Figgins is batting .209 with no home runs, seven RBI, and 14 runs to go along with seven stolen bases.

    Fantasy owners aren't going to get the same run totals they did with Figgins with the Angels, so one would have hoped you could at least get a lot of stolen bases. Figgins isn't helping his cause for steal opportunities with his .209 batting average.

8. Aaron Hill

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    Personally, I did not touch Aaron Hill in fantasy drafts, but I'm sure many people did based on his 36-homer, 108-RBI outburst from last season.

    Hill is batting .205 with two home runs, six RBI, and six runs.

    What decade is this? The '90s? Where players go from 36 home runs to 12?

    Hill did hit the 15-day disabled list after two games, but his at-bats since have not been too promising going 10-for-41.

7. Aramis Ramirez

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    Fantasy owners were hoping for a comeback year for Ramirez after hurting his shoulder last season.

    It seemed to be just a fool's hope, as Ramirez simply doesn't look the same.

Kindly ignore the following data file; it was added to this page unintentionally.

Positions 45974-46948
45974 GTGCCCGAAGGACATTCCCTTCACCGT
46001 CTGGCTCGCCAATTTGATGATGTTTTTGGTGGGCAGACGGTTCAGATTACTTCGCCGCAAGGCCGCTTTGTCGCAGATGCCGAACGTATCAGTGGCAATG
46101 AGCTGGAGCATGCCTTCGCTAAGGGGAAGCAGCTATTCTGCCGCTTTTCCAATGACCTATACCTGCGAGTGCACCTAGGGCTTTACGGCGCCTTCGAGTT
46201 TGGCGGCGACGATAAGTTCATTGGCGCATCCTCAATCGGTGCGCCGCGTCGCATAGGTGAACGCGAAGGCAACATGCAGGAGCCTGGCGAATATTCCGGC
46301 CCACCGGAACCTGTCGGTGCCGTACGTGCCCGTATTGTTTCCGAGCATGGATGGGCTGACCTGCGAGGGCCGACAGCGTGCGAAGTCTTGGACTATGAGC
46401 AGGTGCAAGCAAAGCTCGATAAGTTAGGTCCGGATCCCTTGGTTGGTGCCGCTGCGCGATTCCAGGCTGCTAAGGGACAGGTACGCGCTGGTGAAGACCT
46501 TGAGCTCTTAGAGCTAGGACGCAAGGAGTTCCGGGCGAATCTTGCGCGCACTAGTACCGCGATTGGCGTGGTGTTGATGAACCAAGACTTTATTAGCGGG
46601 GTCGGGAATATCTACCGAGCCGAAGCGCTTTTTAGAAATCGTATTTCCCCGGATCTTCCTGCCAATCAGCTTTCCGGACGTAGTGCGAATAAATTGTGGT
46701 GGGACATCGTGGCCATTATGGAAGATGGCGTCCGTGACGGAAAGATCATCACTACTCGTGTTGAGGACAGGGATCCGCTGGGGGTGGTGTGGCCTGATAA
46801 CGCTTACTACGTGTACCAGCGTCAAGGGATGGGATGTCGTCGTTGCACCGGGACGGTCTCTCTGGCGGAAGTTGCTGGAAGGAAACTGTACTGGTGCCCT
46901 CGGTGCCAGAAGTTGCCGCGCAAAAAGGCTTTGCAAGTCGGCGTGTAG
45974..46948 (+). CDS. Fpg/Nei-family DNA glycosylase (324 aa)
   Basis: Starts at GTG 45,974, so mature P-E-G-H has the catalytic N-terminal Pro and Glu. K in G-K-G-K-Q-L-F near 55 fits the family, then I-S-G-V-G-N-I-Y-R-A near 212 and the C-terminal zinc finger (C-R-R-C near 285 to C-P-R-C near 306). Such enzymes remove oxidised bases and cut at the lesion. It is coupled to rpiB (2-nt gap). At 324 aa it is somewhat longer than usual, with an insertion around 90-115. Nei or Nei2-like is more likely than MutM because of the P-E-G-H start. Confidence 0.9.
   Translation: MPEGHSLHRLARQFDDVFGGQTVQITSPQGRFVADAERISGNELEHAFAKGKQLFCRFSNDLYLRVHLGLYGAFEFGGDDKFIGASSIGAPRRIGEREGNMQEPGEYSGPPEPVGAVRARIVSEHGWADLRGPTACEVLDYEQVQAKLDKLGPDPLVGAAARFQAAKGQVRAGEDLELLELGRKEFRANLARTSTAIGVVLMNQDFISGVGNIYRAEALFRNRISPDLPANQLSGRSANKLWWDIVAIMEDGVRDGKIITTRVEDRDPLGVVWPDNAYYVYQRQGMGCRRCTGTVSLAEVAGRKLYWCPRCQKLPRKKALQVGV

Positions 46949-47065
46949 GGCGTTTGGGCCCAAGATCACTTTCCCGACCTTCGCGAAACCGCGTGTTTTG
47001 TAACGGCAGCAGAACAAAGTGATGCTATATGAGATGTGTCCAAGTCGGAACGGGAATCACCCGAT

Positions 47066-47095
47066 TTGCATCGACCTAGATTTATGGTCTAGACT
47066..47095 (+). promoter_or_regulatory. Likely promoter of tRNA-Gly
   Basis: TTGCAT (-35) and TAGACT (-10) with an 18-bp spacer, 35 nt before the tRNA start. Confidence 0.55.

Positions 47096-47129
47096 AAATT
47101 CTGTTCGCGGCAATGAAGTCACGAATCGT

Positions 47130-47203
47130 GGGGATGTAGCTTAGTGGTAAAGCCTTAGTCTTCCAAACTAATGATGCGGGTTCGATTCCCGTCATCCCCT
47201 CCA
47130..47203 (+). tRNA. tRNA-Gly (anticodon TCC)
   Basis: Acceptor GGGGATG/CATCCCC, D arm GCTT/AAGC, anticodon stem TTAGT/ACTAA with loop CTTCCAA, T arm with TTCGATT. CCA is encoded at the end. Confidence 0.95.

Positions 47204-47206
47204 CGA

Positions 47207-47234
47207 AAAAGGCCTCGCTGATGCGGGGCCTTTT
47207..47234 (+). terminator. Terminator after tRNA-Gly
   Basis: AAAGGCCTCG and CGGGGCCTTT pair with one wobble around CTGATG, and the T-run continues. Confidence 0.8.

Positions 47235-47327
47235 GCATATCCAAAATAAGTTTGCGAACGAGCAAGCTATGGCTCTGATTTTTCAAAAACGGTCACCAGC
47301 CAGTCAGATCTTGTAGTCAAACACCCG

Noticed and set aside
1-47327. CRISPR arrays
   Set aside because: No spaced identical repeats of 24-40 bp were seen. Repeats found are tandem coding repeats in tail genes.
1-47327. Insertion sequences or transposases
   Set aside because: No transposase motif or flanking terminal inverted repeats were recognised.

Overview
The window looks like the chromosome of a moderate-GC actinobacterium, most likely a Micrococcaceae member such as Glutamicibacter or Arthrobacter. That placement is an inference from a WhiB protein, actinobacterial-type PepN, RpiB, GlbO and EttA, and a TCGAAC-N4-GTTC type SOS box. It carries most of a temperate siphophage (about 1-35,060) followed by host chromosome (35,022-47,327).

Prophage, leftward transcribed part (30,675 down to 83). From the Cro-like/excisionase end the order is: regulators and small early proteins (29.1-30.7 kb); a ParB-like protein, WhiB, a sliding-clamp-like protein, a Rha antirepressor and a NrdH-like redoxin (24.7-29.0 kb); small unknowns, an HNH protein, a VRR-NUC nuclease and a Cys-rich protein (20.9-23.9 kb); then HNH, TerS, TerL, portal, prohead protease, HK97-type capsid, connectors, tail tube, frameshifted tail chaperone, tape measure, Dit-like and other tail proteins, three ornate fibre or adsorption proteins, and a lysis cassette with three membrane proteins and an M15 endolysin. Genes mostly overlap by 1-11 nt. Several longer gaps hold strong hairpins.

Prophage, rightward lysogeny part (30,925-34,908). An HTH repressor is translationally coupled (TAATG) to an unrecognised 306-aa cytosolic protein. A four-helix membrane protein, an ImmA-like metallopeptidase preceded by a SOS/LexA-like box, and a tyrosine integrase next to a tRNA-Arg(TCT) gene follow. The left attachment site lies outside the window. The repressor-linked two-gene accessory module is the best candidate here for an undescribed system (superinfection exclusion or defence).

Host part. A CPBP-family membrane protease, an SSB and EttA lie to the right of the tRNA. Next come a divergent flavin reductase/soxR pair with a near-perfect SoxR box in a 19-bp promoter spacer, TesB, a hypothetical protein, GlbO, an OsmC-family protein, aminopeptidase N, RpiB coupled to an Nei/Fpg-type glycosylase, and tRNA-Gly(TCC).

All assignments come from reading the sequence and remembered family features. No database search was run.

Ramirez is sitting at .155 with three home runs, 14 RBI, and seven runs.

    It's hard be angry with Ramirez, since he was a risky fantasy pick, but after watching him stare down a deep fly ball to left last week that did not leave Wrigley only to get thrown out at second (he later would have scored, as the Cubs rallied) makes me feel no remorse for him.

6. Carlos Lee

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    Berkman-less for most of the year, the Astros lineup simply did not exist for the first month, and neither did Lee.

    Lee is hitting .191 with zero home runs, five RBI, nine runs, and one stolen base.

    That is simply not going to cut it from a guy who was preseason top-50 for fantasy baseball.

5. Victor Martinez

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    Martinez was easily one of the top three catchers in fantasy drafts. One thought playing in Fenway along with a talented Red Sox lineup all season would bring back Martinez's coveted fantasy numbers.